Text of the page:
Aroldis Chapman, a left-handed pitcher, is set to sign a one-year contract with the Royals. The lefty could receive an additional $4 million in performance bonuses in addition to his $3.75 million base salary. A physical is required for the Wasserman client’s deal.
Chapman, who turns 35 in February, was one of baseball’s most feared closers for more than a decade. However, over the past few years, he has fallen from those heights. He made 563 appearances with the Reds, Cubs, and Yankees from 2010 to 2020, posting a 2.25 earned run average and 276 saves. He had a high walk rate of 11.5 percent during that time, but he also had a remarkable strikeout rate of 41.2 percent. Only Kenley Jansen and Craig Kimbrel had more saves during that time, and only Josh Hader had a higher strikeout rate (at least 100 innings pitched), even though Hader made his debut in 2017 and used a much smaller sample.
However, Chapman’s command seemed to get worse in 2021, as he walked 15.6% of batters who reached base. His strikeout rate remained impressive at 39.9%, but his 3.36 ERA was his highest since 2011. His walk rate increased to 17.5% the previous year, and he only struck out 26.9% of the batters he faced. Even though that last number was significantly lower than his previous performance, it remained above average. His ERA increased to 4.46 when the control issues were taken into account. His fastball, which used to average in the high teens, is now “just” 97.5 mph on average.
Chapman’s problems went beyond his on-field performance as well. When he was suspended for 30 games due to an allegation of domestic violence, he had already attracted the ire of numerous baseball fans. He also irked a lot of Yankees fans recently when he missed time with an infection from a tattoo. The club then removed him from their playoff roster after he failed to participate in a team workout between the regular season and postseason.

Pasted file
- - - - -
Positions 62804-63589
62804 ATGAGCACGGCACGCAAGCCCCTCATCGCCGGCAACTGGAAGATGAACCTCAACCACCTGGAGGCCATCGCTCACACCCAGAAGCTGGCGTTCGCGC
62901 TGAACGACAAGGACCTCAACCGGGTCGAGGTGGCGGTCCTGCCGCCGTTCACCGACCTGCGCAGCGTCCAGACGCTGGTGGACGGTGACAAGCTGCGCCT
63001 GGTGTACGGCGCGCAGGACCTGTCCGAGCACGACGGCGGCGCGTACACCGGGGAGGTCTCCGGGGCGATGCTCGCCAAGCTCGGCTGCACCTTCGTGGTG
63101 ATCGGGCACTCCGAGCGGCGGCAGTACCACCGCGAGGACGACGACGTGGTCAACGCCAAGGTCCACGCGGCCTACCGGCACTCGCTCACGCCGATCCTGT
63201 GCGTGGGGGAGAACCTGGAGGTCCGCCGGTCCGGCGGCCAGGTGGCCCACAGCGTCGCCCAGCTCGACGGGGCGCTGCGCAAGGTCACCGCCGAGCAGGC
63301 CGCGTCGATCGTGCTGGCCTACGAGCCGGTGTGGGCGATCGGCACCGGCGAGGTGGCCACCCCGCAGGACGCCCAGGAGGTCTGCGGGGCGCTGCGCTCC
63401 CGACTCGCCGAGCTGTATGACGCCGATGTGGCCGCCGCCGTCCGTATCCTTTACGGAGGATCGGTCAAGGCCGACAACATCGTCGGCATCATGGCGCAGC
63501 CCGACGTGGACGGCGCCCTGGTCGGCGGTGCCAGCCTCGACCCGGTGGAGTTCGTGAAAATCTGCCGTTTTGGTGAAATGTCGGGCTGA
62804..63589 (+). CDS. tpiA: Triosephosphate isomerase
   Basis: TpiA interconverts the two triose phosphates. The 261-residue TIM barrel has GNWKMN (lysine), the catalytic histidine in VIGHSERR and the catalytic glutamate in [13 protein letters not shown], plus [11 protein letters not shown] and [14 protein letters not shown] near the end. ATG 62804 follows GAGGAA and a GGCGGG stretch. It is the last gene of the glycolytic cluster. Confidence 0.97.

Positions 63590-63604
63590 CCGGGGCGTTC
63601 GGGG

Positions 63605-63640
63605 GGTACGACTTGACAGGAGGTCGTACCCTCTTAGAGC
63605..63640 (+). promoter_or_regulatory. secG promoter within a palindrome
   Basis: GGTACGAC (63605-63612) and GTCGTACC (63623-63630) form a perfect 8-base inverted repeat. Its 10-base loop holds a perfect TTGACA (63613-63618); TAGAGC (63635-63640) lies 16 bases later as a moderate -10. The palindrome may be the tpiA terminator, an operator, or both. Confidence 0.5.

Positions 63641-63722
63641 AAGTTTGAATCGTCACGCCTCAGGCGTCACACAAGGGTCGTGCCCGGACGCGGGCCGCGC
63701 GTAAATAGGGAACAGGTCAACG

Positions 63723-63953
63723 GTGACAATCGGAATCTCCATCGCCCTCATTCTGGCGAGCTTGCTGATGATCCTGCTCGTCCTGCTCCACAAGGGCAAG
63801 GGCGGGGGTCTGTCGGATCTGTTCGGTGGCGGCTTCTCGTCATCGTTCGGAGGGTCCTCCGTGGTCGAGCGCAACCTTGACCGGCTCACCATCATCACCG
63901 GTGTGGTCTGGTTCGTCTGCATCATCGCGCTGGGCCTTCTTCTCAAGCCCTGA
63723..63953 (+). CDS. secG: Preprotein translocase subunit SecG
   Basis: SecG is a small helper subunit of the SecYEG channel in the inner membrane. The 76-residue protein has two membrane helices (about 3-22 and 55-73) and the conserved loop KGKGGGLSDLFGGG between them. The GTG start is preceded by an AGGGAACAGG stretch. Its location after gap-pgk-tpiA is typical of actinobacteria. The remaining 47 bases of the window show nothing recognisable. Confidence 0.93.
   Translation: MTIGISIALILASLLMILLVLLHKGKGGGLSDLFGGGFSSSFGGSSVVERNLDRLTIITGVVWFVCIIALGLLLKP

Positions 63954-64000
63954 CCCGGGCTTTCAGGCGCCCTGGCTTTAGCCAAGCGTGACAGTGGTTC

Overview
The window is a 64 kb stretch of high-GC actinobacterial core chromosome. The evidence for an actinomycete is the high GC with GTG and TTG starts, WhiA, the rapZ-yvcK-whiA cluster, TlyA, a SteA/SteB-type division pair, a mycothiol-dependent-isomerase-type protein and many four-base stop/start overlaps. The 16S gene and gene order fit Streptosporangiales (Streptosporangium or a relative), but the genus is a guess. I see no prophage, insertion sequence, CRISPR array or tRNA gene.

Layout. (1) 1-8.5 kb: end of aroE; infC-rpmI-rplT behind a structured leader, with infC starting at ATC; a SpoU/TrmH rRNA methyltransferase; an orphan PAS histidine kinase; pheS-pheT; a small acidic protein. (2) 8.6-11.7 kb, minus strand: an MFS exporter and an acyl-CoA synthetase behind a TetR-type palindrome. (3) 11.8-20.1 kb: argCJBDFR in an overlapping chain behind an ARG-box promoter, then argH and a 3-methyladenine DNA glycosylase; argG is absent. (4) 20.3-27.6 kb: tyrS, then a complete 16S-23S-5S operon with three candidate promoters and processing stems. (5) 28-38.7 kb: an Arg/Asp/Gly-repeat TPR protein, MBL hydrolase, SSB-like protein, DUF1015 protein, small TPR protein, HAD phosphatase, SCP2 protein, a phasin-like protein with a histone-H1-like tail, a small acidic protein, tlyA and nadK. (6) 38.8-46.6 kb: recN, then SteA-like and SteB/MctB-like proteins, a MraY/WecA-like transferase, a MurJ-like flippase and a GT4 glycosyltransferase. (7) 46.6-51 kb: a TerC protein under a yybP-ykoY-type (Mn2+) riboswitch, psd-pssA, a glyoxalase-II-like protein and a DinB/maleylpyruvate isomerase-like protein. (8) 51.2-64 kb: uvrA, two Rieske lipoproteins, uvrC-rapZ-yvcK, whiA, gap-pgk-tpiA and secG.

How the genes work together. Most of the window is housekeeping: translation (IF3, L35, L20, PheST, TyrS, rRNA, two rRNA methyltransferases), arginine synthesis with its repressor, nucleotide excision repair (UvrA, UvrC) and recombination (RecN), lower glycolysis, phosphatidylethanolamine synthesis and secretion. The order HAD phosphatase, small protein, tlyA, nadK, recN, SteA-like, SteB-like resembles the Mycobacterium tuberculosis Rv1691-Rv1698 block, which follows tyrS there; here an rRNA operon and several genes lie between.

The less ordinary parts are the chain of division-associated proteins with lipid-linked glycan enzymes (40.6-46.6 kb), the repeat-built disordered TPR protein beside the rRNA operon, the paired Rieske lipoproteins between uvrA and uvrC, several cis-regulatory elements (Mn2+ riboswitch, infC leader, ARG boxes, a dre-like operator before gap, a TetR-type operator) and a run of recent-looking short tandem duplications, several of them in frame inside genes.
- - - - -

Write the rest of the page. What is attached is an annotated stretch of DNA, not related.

Chapman still attracted interest from a few league clubs, including the Padres and Marlins, despite the issues off the field and his diminished performance. Alvarez posted a video of the Fish’s private workout with him on Twitter. According to Craig Mish of the Miami Herald and Daniel lvarez-Montes of El Extrabase, they did not appear to make him an offer.
The Royals, on the other hand, will take a chance on Chapman and hope for a comeback. This is consistent with similar actions that the club has taken in the past, offering deals to seasoned pitchers in an effort to catch lightning in a bottle. In 2020, they signed Greg Holland and Trevor Rosenthal, and in the following year, they signed Wade Davis.
The Royals’ bullpen is no exception to their overall young roster. Amir Garrett and Scott Barlow are the only other players with more than four years of MLB service time, leaving Chapman as the only player with more than six years. They gain a veteran, but perhaps more importantly, a midseason trade candidate, from the new addition. Last year, the Royals won just 65 games and finished last in the American League Central. Chapman will likely be traded this summer for prospects if they have a similarly frustrating season this year. Chapman and Garrett provide the club with at least two lefties in the bullpen, and Richard Lovelady and Anthony Misiewicz extend the club’s southpaw rotation even further.
According to Roster Resource’s calculations, this deal brings the club’s expenditures to $89 million. According to Cot’s Baseball Contracts, that still falls far short of the club’s Opening Day total of $95 million and well short of their record high of $143 million. With general manager J.J. Picollo stating in November that the budget might be tight this winter, they could use some roster upgrades but might not spend much more.